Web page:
Small businesses are using video security and surveillance systems as an integral part of their efforts to protect their physical assets from theft, vandalism, and other threats. Video security cameras also help maintain a safe environment for employees, customers, and other visitors.
The longevity of many businesses relies heavily on the use of video security and surveillance equipment, according to Christopher Meador, the owner of Northern Security and Surveillance. Any assets that are not bolted down are subject to being stolen, he says, but video cameras can be a deterrent. "Cameras, basically, keep honest people honest and criminal people wondering if they will be caught," he explains.
Steve Olson, ADT's sales manager for Alaska, also sees video security and surveillance as a crucial part of operating a business. Alaska, like the rest of the country, is dealing with an opioid crisis, and police are no longer detaining people for minor crimes, says Olson, who is based in Tacoma, Washington. People respect law enforcement, but they realize they are often on their own when it comes to protecting their businesses and homes. And they depend on video security and surveillance to fill the void. He says, "They know they have to prove someone has done something versus making a complaint and waiting for the police to respond."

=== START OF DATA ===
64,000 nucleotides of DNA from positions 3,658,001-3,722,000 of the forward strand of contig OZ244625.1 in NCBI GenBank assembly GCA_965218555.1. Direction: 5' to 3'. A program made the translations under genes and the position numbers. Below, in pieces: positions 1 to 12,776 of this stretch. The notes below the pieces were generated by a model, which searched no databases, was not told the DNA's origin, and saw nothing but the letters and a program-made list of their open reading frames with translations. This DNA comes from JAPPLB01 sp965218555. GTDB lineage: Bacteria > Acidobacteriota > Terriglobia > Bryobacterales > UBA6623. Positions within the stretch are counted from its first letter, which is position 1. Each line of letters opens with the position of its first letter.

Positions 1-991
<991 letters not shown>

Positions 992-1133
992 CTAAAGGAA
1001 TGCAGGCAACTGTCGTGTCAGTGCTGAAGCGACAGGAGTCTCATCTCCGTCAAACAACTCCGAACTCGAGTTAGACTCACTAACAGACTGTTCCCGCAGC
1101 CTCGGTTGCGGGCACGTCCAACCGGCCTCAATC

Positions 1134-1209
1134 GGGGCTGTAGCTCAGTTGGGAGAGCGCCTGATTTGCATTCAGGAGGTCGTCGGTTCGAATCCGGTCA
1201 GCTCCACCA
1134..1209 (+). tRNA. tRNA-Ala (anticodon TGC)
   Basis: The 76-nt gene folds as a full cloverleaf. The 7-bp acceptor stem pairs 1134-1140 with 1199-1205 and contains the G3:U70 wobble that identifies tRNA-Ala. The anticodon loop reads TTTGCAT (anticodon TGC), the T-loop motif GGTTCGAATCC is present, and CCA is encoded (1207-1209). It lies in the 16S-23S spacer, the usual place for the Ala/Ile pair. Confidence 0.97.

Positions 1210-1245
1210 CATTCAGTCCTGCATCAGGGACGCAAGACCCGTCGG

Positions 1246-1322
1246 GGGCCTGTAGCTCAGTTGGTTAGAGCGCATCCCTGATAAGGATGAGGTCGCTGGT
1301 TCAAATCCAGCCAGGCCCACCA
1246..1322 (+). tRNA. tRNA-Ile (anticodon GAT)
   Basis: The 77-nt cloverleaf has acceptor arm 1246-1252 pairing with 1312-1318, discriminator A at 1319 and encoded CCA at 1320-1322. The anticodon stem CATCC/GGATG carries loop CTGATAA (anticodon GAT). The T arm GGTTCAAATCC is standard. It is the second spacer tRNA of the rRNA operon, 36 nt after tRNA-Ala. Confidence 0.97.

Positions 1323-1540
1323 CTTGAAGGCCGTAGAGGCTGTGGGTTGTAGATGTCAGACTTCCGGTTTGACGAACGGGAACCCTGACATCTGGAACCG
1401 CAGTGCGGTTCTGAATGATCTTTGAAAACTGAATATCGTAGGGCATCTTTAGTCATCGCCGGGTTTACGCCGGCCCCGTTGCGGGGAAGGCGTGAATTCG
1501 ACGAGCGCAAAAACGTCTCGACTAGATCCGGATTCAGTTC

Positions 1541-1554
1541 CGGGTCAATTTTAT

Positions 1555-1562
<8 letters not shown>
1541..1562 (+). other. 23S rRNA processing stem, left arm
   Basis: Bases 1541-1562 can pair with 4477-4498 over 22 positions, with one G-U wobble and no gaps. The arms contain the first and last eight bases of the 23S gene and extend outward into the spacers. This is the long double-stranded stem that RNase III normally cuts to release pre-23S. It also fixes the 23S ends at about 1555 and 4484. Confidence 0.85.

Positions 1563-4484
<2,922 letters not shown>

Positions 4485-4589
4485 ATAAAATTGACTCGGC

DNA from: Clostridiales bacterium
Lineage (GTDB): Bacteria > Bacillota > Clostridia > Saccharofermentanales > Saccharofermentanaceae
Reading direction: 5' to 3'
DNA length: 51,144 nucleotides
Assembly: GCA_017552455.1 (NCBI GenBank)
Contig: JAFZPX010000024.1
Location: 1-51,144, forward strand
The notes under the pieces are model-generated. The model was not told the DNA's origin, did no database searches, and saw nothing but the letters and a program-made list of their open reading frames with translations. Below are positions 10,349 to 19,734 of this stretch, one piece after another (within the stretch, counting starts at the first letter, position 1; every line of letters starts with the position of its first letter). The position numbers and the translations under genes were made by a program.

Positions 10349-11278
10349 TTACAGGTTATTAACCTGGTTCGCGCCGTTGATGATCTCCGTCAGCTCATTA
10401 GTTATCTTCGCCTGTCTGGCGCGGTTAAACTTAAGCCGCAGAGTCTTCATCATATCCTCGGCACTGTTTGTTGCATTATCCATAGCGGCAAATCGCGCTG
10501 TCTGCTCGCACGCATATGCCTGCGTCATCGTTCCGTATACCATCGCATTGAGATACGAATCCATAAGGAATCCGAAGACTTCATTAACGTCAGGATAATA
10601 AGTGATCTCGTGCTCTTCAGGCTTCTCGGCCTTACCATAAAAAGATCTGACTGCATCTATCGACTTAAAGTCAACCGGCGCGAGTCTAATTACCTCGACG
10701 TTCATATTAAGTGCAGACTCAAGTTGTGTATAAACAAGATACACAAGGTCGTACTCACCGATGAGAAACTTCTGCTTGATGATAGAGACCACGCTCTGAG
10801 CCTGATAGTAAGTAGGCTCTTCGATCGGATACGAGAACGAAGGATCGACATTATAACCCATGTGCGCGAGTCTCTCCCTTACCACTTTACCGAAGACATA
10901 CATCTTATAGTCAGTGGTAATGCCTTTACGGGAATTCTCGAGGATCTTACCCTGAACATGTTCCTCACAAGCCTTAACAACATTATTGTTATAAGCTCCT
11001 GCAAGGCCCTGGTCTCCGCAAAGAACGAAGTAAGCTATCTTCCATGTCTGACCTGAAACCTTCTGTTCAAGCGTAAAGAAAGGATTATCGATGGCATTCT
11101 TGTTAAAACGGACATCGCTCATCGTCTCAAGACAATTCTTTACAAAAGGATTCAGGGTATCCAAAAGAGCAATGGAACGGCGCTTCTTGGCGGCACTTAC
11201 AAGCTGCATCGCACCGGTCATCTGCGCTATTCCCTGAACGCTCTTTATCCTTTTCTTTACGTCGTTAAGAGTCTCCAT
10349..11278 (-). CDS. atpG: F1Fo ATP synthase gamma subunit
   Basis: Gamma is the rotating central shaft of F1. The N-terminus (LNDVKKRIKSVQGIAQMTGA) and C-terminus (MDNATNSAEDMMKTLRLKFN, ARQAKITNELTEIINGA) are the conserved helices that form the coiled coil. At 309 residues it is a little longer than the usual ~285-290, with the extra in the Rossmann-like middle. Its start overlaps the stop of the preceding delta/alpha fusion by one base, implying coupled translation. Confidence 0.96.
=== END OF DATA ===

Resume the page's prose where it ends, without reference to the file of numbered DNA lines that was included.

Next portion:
Thomas Craig, director of sales and marketing at Cardoso Integrated Security (CIS) Alaska, has seen an increase in small businesses requesting surveillance for liability purposes. This can be for worker's compensation claims, mitigating customer claims that a business damaged their property while in the business' care, and even to prove to regulatory agencies that regulations are being followed. "It is now common for small businesses to have security surveillance systems as the technology has become affordable, and the ability to access your system anywhere Internet service is available provides many benefits," Craig says. "This allows small business owners the peace of mind to enjoy life while knowing they are a click away from seeing what is going on."
This was certainly the case with John Saffert of JPS Cars. The Eagle River auto dealer has had his share of security problems, from gas being siphoned from cars to vehicles being stolen. His location has been broken into several times, and six cars have been stolen in the past four years. But security became less of a problem once CIS Alaska installed a surveillance system with multiple cameras, motion detectors, and glass break alarms. "The cameras are nice for peace of mind because I can use the app on my phone to see what's happening on the lot," he says.
Video cameras are also a critical part of security at Michael's Jewelers. The Anchorage jewelry store is constantly enhancing its security system and recently upgraded its cameras. "This allows me to be able to monitor my store from basically anywhere that I have a mobile device," says Dave Robuck, who has owned and operated the store for thirty years.
Michael's Jewelers uses multi-layered...